Four balls, four sixes, game over. But the story of the tournament was much more complex than that. For while pure power and daring had the last, wondrous laugh in this World Cup, finesse and technique proved their worth over and over again.
We will all remember Carlos Brathwaite's decisive hits in the final - arms extended, hips rotated, bat unfurled, his swings as long and fierce as those of a champion baseball slugger. But we should not forget the recurrent influence of players like Joe Root and Virat Kohli, who proved that touch and timing will always have a central role in cricket, whatever the duration or format of the fixture.
What a finale! Cricket has a new star, but will it keep him? Given that the former West Indies batsman Kieran Powell tried out for the New York Mets in January, Major League Baseball's scouts will surely be aware of a serious power hitter by the name of Brathwaite. Okay, the first six of his four would have been a "foul ball" but the next three were fair home runs. Never before have I felt the relationship between cricket and baseball, those old cousins who insist on arbitrary estrangement, to be so close and converging. The only tip Babe Ruth might have given Brathwaite, a finishing touch to confer ultimate flair, is that he points to the spot in the crowd where he's going to hit the next one.
The beauty of this sparkling World Cup, however, lies in the breadth of skills on display. On the one hand, no one can doubt the advance of power. There were more than 300 sixes all told. Brathwaite himself didn't just win the final, he also hit the crucial six to beat South Africa in the Super 10s, another handsome blow way over leftfield - sorry, wide mid-on. On the other hand, the two leading batsmen in the final stages of the tournament were Root and Kohli, with 249 and 273 runs respectively, at an identical strike rate of 146.
Both men are slightly built and unlikely to pile on kilos of muscle. Their method is both modern yet timeless. They play with an urgency and positivity that is dazzling. But technical mastery courses through their game, with the vast majority of their runs accumulated through touch and timing rather than brutal power.
Taken in isolation, the shots that Kohli played in his match-winning innings against Australia could have belonged in classical Test match innings. Under the highest pressure, the shot he trusted above all others was the off drive. He played five of the highest quality, one into the crowd over long-off, two deftly timed along the ground behind square cover. As a sequence, it was a series of perfect cricket shots. When Kohli walked off the field victorious, cover-driving India to victory, it showed the enduring influence of silken hands rather than bulging biceps. It was cricket as Johan Cruyff would have interpreted it.
Excepting the odd modern flick here and here, Root and Kohli have elevated and built on the classical tradition. The right elbow is tucked in, the front leg is seldom cleared away, the instinct is still to wait and adapt to the ball rather than always to pre-meditate. They are batsmen not hitters, yet they have out-scored (and mostly out-paced) the strong men. Something similar could be said about Hashim Amla and Kane Williamson, though they have been less eye-catching in this tournament.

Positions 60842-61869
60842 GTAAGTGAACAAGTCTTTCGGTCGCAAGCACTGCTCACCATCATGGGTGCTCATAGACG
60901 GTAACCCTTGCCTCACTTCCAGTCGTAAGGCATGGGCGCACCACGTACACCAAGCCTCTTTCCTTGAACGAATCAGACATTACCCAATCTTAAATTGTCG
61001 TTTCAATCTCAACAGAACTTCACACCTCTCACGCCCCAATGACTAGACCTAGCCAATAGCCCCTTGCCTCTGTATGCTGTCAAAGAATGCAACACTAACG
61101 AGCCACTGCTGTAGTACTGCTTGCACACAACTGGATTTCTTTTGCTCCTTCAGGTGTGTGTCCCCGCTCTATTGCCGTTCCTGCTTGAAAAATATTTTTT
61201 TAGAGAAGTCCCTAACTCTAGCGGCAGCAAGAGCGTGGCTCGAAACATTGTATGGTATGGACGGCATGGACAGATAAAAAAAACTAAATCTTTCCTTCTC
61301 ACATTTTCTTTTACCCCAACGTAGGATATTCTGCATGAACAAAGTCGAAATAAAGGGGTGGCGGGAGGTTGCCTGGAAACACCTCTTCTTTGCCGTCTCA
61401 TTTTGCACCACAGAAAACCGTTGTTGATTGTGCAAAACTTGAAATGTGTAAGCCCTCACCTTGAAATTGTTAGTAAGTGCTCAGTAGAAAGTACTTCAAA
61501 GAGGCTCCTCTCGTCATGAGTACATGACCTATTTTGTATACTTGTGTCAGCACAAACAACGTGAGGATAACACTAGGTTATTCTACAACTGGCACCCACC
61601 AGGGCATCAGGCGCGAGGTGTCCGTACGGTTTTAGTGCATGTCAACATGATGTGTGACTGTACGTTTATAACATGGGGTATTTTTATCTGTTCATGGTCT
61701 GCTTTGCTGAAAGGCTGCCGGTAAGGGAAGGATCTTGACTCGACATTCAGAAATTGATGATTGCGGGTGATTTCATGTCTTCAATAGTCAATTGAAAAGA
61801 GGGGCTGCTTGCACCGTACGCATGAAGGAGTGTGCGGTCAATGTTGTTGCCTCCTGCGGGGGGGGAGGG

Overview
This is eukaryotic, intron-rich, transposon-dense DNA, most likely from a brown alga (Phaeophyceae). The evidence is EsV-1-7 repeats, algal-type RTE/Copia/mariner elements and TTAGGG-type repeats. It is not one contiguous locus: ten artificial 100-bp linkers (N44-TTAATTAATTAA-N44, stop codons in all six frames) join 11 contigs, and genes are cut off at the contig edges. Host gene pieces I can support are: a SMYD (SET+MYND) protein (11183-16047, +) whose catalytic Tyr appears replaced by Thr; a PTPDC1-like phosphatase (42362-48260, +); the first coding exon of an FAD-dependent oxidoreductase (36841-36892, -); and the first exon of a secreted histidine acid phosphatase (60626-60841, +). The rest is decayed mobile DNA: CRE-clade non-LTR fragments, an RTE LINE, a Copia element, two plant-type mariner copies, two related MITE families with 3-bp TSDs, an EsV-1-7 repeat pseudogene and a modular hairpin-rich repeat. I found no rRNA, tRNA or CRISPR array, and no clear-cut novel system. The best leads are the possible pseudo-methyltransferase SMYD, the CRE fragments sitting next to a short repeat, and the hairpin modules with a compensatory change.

Technique, then, remains misunderstood. Technique is about having answers to problems. When batsmen must answer many different technical challenges in quick succession and at dizzying speed (the definition of T20), then brilliant technicians take a huge advantage out to the middle.
None of which takes anything away from the emotional thrill of Brathwaite's astonishing hitting in the final. Nor its skill. Brathwaite, too, does some things technically better than others. He does not choke the bat when he searches for sixes, closing the face as many people do. He retains a free, loose swing - even when he is swinging seriously hard. And he set up his innings with a deft fine sweep over the keeper - incredibly difficult for someone of his size. The game finished, however, with an exclamation mark of power and size, the ball disappearing into the stands, propelled by Brathwaite's vast shoulders and arms, the stature of a champion emerging under the Kolkata floodlights.
So this tournament ends with cricket on a high and a thrilling conversation developing. How will batsmanship develop next? Will the Roots and Kohlis continue to move ahead of the field, their touch more secure, their options more complete? Or will Brathwaite and his type eventually gain the upper hand, and, as in the final, finally dominate the conversation?
Not every argument needs to be resolved in a hurry. In the chatter and to and fro, the quest for the next winning quip, the game grows and develops.
Sport is at its most intellectually intriguing when it presents a battle of ideas and philosophies. In recent years, football has witnessed a conflict between two rival schools of thought. Advocates of relentless passing, positive intent and technical mastery, especially Pep Guardiola's teams, have taken possession and attack to new levels of completeness. And yet they have never quite snuffed out their counterpoint, those disciplined and opportunistic teams (José Mourinho's being the extreme case study) who look to counter-punch on the break against opponents who are temporarily defensively disorganised after long spells of possession.
Sport at its best is not just a contest between different teams, but between different ideas and approaches. During this brilliant, irresistible tournament, I saw the outline of a long and sustaining struggle for cricket's future. How nice it is to write those words in the context of technique rather than governance.